What If Stocks are Not for the Long Run?

Posted on June 2nd, 2009 by admin in Quant

We have discovered an important analysis of stock prices that is both obvious and surprising, not to mention useful.

Remember that old (legalistic) warning “past performance is no guarantee of future results”?  That’s obvious. But the implication is that investors believe the past is somehow useful to predict the future (lawyers aside, please). So here’s the catch: the view of prices looking backward is very different than looking forward. When you look forward, making decisions must account for substantially more risk than you can infer from pure historical statistics.

For example, the notion of “implied volatility” in options pricing is supposed to be the view of investors looking forward. But given the method by which this is computed (using only historical prices), it really is only a backward risk level. The view truly looking forward would give higher risk. Keep that in mind!

OK, we know many of you will be glazed like a donut by now, but in case you want to think deeply about the uncertainties of stock investing a good entry is this interview with the lead author ( the interview is actually quite understandable):

What if stocks are not for the long run?

(Read interview with Prof. Lubos Pastor, Booth School of Business, University of Chicago)

For you quants, here is the abstract of the published paper.

Lubos Pastor
University of Chicago – Booth School of Business; Centre for Economic Policy Research (CEPR); National Bureau of Economic Research (NBER)

Robert F. Stambaugh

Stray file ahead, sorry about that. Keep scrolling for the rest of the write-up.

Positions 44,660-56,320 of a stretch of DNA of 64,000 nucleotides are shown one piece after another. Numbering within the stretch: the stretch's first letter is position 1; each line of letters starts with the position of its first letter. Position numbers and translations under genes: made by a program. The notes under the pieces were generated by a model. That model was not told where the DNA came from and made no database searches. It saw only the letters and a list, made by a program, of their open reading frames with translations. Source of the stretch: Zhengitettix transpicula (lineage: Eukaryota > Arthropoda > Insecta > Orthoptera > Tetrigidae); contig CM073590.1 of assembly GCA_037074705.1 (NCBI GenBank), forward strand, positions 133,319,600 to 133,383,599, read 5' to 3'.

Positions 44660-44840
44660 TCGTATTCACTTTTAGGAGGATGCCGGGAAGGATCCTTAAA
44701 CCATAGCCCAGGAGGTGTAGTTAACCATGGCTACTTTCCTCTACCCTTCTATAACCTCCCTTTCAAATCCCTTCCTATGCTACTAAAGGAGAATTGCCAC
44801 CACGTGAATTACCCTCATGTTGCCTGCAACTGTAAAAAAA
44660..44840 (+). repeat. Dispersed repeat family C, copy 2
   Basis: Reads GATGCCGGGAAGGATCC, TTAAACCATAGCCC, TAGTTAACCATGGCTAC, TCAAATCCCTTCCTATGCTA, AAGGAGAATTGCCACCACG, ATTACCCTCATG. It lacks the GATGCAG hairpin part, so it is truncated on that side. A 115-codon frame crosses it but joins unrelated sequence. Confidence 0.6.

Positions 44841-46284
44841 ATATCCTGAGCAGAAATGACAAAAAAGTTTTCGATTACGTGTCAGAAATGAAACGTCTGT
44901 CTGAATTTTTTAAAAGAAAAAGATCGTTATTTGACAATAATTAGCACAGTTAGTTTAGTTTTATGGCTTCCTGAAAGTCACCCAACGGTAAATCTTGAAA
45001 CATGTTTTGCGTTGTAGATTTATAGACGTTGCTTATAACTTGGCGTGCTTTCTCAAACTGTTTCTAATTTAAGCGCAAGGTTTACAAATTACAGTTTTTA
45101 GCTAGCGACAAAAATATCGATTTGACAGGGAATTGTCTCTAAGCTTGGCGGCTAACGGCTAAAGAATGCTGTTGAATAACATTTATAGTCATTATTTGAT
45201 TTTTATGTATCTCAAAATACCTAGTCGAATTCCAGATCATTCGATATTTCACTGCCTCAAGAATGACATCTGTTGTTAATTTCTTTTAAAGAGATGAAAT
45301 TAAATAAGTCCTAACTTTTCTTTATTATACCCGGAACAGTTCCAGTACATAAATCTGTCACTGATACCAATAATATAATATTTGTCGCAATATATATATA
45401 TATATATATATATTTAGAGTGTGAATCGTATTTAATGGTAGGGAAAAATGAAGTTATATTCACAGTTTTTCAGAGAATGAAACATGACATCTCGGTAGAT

University of Pennsylvania – The Wharton School; National Bureau of Economic Research (NBER)
May 22, 2009
Abstract:
Conventional wisdom views stocks as less volatile over long horizons than over short horizons due to mean reversion induced by return predictability. In contrast, we find stocks are substantially more volatile over long horizons from an investor’s perspective. This perspective recognizes that parameters are uncertain, even with two centuries of data, and that observable predictors imperfectly deliver the conditional expected return. Mean reversion contributes strongly to reducing long-horizon variance, but it is more than offset by various uncertainties faced by the investor, so that annualized 30-year variance is nearly 1.5 times the 1-year variance. The same uncertainties also make target-date funds undesirable to a class of investors who would otherwise find them appealing.

Keywords: stock, volatility, target-date funds, Bayesian, predictive system, predictive variance

JEL Classifications: G12

Working Paper Series

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